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# high voltage DC wire size?

## high voltage DC wire size?

#1
04-19-06, 08:50 PM
Member
Join Date: Apr 2006
Posts: 12
high voltage DC wire size?

We are hooking up a grid-tied wind turbine. From the turbine to the inverter it is 280 volts DC (yes DC) and 20 amps. It is a 200' run, including the height of the tower. We want to keep our voltage drop under 5%. Any idea what size wire we need, in copper and aluminum?
Thanks!
Jon

#2
04-19-06, 09:24 PM
Member
Join Date: Apr 2006
Posts: 3
work it backwards

Thats about 400 Vac peak to peak, its not high voltage. Your local electrician should be able to spec this for you easily. But your best to pick a bigger than a smaller one to minimise losses. I would guess your looking at something between 6mm and 10mm cross section area.

If you want less than 5% voltage drop then you are looking at 14Vdc drop. At 20Amps thats a total impedance of 0.7 ohms or 0.35ohms per 100ft, power loss is 280W.

Then get the specs of the underground cable from your local supplyer and see what the resistivity is per 100ft and pick a cable with lower resistivity.

For example a Pirelli 0.6/1kV insulated and sheathed cable, 16mm sq cross section area is rated at 115 amps burried direct in ground, its DC resistivity is 1.15 ohms per Km, approx 0.038 ohms per 100 ft.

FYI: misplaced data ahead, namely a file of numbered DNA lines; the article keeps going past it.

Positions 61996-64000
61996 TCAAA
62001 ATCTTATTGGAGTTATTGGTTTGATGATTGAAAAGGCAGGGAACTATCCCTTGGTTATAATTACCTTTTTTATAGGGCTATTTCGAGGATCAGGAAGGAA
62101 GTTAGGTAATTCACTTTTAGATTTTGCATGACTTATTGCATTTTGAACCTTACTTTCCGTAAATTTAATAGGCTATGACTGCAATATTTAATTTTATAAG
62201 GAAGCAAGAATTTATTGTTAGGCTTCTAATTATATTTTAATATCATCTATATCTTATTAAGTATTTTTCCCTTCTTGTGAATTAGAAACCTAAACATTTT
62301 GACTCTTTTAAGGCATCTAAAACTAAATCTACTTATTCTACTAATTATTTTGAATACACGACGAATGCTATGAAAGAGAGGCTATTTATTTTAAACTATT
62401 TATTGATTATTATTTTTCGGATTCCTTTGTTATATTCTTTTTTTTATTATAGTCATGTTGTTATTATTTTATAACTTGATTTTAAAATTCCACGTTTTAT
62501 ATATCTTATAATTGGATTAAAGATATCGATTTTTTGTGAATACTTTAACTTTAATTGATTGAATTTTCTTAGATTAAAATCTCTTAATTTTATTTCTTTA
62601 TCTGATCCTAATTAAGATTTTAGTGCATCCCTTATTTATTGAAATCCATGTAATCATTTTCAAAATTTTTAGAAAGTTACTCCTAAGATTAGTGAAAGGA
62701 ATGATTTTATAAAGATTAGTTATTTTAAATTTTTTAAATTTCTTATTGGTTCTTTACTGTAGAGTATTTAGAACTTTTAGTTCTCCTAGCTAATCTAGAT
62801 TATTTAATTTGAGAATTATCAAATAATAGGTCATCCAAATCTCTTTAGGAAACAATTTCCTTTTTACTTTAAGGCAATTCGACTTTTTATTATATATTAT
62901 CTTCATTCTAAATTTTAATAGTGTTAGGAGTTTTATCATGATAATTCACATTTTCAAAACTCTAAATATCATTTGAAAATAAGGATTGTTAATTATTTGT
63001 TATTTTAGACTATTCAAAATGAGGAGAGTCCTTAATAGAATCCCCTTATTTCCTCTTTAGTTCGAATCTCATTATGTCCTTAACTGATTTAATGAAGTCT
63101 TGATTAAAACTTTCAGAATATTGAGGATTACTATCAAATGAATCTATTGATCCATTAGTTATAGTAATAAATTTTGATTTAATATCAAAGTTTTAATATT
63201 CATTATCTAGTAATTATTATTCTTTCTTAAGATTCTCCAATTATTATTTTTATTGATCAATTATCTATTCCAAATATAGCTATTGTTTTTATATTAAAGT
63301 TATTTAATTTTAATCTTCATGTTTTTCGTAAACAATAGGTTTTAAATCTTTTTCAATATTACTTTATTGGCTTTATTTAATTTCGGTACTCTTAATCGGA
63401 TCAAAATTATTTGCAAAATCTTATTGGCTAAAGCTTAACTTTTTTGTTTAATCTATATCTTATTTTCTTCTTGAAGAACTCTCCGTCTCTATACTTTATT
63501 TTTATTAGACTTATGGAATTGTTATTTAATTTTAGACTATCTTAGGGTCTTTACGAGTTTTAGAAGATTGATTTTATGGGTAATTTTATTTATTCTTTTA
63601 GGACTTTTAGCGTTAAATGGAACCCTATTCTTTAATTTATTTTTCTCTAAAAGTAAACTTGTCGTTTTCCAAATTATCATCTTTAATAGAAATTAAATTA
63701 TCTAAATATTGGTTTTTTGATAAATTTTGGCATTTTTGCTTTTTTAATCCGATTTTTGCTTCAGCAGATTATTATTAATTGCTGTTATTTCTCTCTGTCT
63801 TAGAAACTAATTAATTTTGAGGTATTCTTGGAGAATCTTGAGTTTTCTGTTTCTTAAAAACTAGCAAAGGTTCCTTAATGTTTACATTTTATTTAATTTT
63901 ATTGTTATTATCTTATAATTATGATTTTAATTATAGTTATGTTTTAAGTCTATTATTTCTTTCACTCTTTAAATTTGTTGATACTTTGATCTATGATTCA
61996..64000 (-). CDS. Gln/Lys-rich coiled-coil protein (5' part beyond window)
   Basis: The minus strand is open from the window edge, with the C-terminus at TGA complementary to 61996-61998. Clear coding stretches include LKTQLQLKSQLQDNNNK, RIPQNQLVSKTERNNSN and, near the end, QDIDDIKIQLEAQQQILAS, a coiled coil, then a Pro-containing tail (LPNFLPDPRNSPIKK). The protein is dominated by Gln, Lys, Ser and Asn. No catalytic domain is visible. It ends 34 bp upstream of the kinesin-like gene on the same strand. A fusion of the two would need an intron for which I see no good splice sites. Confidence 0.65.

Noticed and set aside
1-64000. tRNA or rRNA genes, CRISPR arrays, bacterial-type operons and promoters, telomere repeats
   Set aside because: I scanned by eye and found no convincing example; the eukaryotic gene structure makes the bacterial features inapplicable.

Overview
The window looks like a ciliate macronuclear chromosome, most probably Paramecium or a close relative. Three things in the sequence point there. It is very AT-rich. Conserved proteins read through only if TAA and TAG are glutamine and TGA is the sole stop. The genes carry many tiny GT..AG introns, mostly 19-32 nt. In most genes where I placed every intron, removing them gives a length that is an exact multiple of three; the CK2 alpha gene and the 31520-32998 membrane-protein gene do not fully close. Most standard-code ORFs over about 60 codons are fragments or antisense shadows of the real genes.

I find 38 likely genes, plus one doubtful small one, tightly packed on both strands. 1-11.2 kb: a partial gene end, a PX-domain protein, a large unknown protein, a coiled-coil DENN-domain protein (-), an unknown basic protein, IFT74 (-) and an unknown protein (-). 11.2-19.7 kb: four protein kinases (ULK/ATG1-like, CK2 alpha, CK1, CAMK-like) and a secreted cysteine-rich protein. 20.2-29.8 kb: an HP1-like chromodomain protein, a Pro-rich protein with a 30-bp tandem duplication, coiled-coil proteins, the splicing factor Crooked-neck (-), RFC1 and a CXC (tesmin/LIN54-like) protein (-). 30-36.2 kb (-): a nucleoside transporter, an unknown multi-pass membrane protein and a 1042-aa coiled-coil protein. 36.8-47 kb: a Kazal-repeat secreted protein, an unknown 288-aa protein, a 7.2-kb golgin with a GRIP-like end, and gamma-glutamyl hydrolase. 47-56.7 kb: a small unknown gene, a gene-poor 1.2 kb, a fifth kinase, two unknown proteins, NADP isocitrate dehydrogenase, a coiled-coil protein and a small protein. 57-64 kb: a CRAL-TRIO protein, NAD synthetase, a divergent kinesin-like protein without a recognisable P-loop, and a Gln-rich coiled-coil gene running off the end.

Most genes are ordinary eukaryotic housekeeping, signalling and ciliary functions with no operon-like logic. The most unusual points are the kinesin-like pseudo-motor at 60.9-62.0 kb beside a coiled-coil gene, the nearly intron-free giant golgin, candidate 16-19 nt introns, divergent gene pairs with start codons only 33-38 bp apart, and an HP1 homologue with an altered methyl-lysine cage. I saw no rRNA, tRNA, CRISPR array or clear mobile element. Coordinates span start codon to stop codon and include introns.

Best to get an electrician to spec it for you.

Copper should be cheaper than aluminium.

Last edited by eightfootplus; 04-19-06 at 09:36 PM.
#3
04-19-06, 09:30 PM
Member
Join Date: Mar 2006
Location: NE Wis / Paris France{ In France for now }
Posts: 4,364
We are hooking up a grid-tied wind turbine. From the turbine to the inverter it is 280 volts DC (yes DC) and 20 amps. It is a 200' run, including the height of the tower. We want to keep our voltage drop under 5%. Any idea what size wire we need, in copper and aluminum?

ok for wire size in copper it is #8

for alum wire it will be #6

this is the THWN type wires

the best way to run the wire[s] is in the conduct like 1 inch pvc or rigid steel if burail wire.

but a head up here with wind turbines you must have some kind of transfer or inverter system to protect the system and can not back feed to the uiltiy system this is very impoart part here

if you going to do this wiring make sure you get proper permit and have the inspector check the wiring system to make sure it is ok to your state code as local code as well

and to bury the wires it have to be at least 18 inch deep .

Merci , marc

#4
04-19-06, 09:36 PM
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Join Date: Jan 2006
Location: PA
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How many wires do you have? One or two ungrounded?
One ECG/GEC?

You talking 20A DC, so #12 Cu (0.64 ohm in 400') should handle it within the -5% no problem.
But any voltage drop wastes energy. I suggest #6 Cu (0.16 ohm in 400') or #4 Al for negligible drop. Basically it will pay for the extra cost over time. As 8'+ pointed out, smaller wire is like leaving several lights on. The larger wire might cost another \$40, but you soon save \$40 by "keeping the lights off".

Buy a 500' spool of #6 THHN stranded for bulk pricing on the wire.

For everything Marc said, what's really important is good grounding to control the lightning as much as possible.